The only thing that scared me was anger of others. I knew people of Middle Eastern descent would be targeted and I feared for their safety. I have realized that it is time to change my worldview. I became political for the first time in my life. I felt a sadness for the world and how life can be so terrible for so many that the only way they can have their horrors realized is through terrorizing others. The "American Way" is not what I thought. I look closer at America's consumption of everything, the way corporate businesses and globalization are hurting us as human beings and hurting our earth. Until each and every person on earth understands that we are all humans capable of feeling pain, happiness, joy, and sorrow then we cannot fully heal, as Americans. —Luya Rivera, Santa Rosa, CA
I am an African from Liberia. I am deeply concern about Arabs in this country today. The only language an Arab knows is violence. America needs to carefully watch these people. In America today, I am afraid to even visit the grocery store to shop because of bad human[s] in our midst today. —Sorie Tamba, Brooklyn Park, MN
I believe the emotion most constant to my days is anger. Anger at the inadequate administration we are being 'terrorized' by daily with its paranoid world view of evil lurking around every corner. And anger at my own generation: the Peace, Love, and Activist Children of the 60's - where are we now? —Sunny DeYoung, Glenwood City, WI
My life is different because of the freedom of speech issue. I am afraid to speak my mind about the events of 9/11 or the President. I don't like that feeling. Americans, in the height of fear, sometimes want security more than rights and that is the scariest thought of all. When you value security over your rights you are certain to lose them both... —Sharon Middleton, Hampton, VA
On that fateful morning I was obviously very distracted at work so I left to get an early lunch. I saw a tiny American flag perched above a doorway beckoning people to come in and vote in the local primaries. It was a small, simple symbol representing the freedoms we are supposed to have.
After that day the flag just seemed to become a symbol of vengeance, and I feel that the freedoms associated with it have been diminishing crazily. I worry about "increased security" that only inconveniences people without really being able to stop determined individuals.
I think our nation needs to be more open and try to have fewer secrets. We should really try to adhere to the rights we say we stand for. I'm worried for the future of our country, so I hope that I can find people in government that I can support, or run for office myself to make sure these ideals are met. —Michael Hicks, Minneapolis, MN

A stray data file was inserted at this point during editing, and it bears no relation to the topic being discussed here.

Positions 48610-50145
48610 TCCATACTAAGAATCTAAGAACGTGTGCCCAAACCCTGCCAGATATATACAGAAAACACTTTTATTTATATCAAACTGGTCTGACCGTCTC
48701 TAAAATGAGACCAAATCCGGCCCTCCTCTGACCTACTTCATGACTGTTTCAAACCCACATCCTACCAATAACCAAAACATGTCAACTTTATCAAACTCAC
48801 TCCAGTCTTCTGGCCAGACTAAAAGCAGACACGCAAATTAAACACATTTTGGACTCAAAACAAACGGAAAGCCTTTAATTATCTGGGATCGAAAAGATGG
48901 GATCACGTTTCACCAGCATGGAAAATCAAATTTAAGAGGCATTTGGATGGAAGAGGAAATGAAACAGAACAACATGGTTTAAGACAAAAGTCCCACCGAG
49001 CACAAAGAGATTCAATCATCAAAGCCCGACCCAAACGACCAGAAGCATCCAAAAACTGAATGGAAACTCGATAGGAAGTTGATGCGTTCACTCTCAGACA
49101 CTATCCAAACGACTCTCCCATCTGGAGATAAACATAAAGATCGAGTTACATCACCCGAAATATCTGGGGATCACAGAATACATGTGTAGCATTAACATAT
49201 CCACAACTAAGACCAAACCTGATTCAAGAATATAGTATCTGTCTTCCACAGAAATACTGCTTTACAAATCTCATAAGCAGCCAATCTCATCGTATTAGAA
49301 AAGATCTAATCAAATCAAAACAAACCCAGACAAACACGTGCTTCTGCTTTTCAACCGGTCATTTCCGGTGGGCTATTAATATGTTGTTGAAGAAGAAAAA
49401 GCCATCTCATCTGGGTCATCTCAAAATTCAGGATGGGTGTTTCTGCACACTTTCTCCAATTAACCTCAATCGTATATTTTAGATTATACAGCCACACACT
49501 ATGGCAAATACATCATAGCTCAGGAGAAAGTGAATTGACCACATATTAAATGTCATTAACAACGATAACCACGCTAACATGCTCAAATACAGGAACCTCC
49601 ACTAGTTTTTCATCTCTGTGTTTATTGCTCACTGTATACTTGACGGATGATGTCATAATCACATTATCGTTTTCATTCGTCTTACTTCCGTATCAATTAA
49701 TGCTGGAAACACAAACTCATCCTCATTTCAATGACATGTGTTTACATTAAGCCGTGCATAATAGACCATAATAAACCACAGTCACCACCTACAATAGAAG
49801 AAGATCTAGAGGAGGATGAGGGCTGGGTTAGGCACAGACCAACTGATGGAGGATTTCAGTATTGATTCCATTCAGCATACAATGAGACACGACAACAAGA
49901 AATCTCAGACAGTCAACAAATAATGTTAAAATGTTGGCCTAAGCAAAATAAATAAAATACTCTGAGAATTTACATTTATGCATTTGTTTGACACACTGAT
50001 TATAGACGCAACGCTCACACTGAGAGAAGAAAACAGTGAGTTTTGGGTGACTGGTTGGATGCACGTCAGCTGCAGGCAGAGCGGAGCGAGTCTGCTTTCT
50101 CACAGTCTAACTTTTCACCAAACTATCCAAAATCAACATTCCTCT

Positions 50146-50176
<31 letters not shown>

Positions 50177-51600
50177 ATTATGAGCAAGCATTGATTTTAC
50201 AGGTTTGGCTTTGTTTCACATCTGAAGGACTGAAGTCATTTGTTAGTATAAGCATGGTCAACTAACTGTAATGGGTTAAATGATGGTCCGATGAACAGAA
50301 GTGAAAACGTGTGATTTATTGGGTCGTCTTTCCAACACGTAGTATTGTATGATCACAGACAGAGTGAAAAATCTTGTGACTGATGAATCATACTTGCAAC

I don't think my own life has changed much, but my sense is that America as a whole has been nudged at least slightly in the direction of understanding that we are not alone in the world. Our actions, even well-meaning ones, affect people worldwide in unpredictable ways. And many in the world are anxious for us to comprehend that. —Robert Farlee, Minneapolis, MN
I am becoming increasingly concerned about the path this administration is taking. Europe, England, Ireland, in fact most of the rest of the world has endured terrorist attacks for decades: car bombs, kidnappings-etc. One massive attack on U.S. soil and this administration says we are "at war". Now everyone knows that a state of war allows a government to do things in the name of "national security" that they would not get away with otherwise. I am a Star Wars fan and I found "The Attack of the Clones" disturbingly topical. It has given me new names for members of this administration. They are 'Jar Jar Bush', 'Supreme Chancellor Cheney', and 'Darth Ashcroft'.
I will sign my name to this in the full knowledge that in the name of "national security" you people could be required to divulge this, Amazon.com and Borders Books could be required to give up a list of books I have bought, and the various book clubs I belong to could be required to do the same. However the U.S.A. is not China, Saudi Arabia, Iran, Iraq, Israel, or the Former Soviet Union-yet —Kilani Hutchinson, Panorama City, CA